Another fantastic pick. I’m convinced Baltimore would have taken Laremy Tunsil, the consensus #1 OL, if not for the bullshit “gas mask” incident that shouldn’t have been a big deal. Turns out, they got lucky because Stanley is even better than Tunsil. He has been a superstar at LT for the Ravens since day one. He is a really good reach blocker downfield in the run game, being athletic enough to bounce outside and pave the way for Lamar Jackson scrambles; this is what separates Stanley from Tunsil. He is also an elite pass protector; if you watch him in any game, he rarely allows pressure, as his quick feet and tremendous length are too much for even the best of EDGE defenders to handle. This was another home run of a selection by Ozzie Newsome. 


  1. San Francisco 49ers: DeForest Buckner (A+)

Grade: A+

Like his name suggests, DeForest Buckner is a monster of a man at 6’7 and 295 lbs. He was hyped up as the next Calais Campbell coming out of Oregon, and that comparison has proven to be spot on. Buckner is absolutely a modern day Campbell in his prime--an immovable object at the line of scrimmage who is bigger than all of your interior offensive linemen. He has had 38 sacks in his first 5 seasons, which is an incredible number for a 4-tech DT/5-tech DE. This was another home run of a pick; the 49ers only traded him because he was so good that they couldn’t afford him anymore. Plus, they got a 1st rounder in return, which ended up being a solid replacement in Javon Kinlaw. All in all, the usually anemic Trent Baalke actually nailed this pick. 



  1. Tennessee Titans: Jack Conklin, OT, Michigan State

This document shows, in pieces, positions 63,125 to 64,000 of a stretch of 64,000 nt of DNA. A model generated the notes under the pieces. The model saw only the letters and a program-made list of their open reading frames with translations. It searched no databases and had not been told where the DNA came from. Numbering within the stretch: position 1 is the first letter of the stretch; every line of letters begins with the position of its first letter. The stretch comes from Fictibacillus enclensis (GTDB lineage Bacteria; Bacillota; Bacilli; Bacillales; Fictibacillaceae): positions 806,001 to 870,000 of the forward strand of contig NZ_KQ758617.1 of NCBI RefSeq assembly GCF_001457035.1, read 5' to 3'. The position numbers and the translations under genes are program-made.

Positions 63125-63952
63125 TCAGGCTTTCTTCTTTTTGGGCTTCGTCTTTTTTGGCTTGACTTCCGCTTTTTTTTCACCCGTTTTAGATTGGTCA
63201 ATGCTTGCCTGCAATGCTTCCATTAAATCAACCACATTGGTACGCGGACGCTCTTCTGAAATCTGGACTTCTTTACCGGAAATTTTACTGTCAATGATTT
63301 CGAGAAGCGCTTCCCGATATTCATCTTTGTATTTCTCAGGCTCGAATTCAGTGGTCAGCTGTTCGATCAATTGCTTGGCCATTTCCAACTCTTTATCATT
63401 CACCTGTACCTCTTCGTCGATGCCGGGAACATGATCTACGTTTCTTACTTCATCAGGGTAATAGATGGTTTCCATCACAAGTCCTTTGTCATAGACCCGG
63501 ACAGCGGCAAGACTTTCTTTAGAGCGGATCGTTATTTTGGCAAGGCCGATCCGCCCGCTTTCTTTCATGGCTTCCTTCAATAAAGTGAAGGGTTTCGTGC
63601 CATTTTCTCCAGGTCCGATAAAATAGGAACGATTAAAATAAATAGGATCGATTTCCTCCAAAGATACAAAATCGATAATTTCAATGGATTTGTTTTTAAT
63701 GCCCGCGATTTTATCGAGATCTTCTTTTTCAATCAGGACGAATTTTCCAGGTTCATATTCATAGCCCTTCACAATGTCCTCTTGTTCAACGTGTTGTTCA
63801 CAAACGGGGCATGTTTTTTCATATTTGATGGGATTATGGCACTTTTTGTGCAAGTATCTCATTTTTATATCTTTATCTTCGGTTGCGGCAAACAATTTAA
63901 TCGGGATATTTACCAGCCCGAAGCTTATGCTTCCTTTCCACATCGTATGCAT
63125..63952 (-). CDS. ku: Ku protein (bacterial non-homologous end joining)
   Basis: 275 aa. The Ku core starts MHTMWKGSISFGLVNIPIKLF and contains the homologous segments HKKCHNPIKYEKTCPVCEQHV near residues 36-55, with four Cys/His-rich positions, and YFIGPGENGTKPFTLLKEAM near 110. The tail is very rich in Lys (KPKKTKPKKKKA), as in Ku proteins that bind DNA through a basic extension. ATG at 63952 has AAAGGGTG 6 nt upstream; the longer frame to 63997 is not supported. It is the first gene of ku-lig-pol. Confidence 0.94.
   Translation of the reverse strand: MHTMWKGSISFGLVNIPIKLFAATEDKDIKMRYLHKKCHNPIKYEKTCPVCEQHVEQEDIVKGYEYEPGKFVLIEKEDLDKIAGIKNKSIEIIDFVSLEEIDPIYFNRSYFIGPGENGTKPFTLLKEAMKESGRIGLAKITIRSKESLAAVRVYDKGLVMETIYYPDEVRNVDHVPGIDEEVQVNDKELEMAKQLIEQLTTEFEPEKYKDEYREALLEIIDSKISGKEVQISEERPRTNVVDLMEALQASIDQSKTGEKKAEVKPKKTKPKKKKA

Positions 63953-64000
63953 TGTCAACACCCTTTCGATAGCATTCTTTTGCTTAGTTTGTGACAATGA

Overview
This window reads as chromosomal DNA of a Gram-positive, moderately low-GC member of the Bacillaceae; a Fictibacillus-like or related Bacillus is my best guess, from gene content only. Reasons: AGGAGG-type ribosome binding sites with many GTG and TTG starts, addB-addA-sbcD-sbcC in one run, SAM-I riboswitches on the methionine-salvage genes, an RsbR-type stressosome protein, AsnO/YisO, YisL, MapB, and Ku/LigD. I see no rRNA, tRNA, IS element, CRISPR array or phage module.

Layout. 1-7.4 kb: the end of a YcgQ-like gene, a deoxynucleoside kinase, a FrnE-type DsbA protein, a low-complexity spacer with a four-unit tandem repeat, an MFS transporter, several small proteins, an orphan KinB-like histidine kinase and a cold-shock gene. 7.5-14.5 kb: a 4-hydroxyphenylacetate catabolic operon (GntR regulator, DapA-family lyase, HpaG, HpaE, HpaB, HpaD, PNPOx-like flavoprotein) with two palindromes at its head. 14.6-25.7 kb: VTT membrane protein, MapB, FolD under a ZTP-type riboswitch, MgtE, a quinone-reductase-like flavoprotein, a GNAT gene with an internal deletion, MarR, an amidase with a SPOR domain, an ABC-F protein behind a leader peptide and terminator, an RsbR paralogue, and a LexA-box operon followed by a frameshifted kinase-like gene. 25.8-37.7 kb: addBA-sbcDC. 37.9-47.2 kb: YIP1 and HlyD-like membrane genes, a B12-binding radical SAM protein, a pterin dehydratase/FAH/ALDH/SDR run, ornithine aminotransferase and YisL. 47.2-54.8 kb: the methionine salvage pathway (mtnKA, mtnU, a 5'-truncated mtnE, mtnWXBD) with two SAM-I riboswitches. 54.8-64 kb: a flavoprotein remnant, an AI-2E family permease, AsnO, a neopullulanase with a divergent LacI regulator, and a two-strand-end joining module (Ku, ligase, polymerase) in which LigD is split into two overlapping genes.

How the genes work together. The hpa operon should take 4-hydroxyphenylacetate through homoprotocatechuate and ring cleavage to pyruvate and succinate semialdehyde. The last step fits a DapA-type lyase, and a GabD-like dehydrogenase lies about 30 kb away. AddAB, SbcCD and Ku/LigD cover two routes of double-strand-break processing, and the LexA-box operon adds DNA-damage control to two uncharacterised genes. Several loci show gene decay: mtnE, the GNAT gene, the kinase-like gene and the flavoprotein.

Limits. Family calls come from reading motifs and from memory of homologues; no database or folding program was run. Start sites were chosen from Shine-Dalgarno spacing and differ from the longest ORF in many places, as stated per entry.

Grade: B

At the time of the draft, Michigan State’s Jack Conklin was seen as a rock-solid offensive lineman and a safe pick to be a good starter. Some teams felt his athletic limitations could relegate him to guard, but Conklin proved those teams wrong immediately for Tennessee, being named First Team All-Pro at RT--as a rookie! Conklin was great for the Titans in all facets until he tore his ACL in the 2017 AFC Divisional Playoff loss to the Patriots. He ran into injury problems, which caused Tennessee to decline his fifth-year option and allow him to walk in free agency to the Browns. Fortunately for Conklin, he has revived his career in Cleveland, as his tough run blocking fits well in their ground and pound offense. While the Titans envisioned Conklin to have a much longer tenure with them, they did make a solid selection here and just got unlucky with his injuries. 



  1. Chicago Bears: Leonard Floyd, OLB, Georgia

Grade: B+ 

This is a perfect example of when a team takes the right player for the wrong scheme. He is more known for his excellent play with the Rams (that led to a 4 year, $64 million deal) than his 4 years with the Bears because the Chicago coaching staff didn’t know how to get the best out of his rare combination of athleticism, length, and size. Bears fans grew tired of him because he didn’t fill out the stat sheet like they had hoped, but he played better on film than the box score indicated. They released him in the 2020 offseason, where the Rams scooped him up on a 1 year “prove it” deal. He has blossomed into an All-Pro caliber player in LA with great coaching from Brandon Staley and Raheem Morris. Floyd can drop into coverage due to his length and speed, having the ability to play the middle of the field in zone and keep up with athletic TEs in man. He is also an effective pass rusher with a non-fluky 10.5 sacks in 2020. He provides versatility via effective play at both 4-3 OLB and 3-4 EDGE. Floyd is good value as a top 10 pick; unfortunately, the Bears were unable to capitalize on that value (as usual).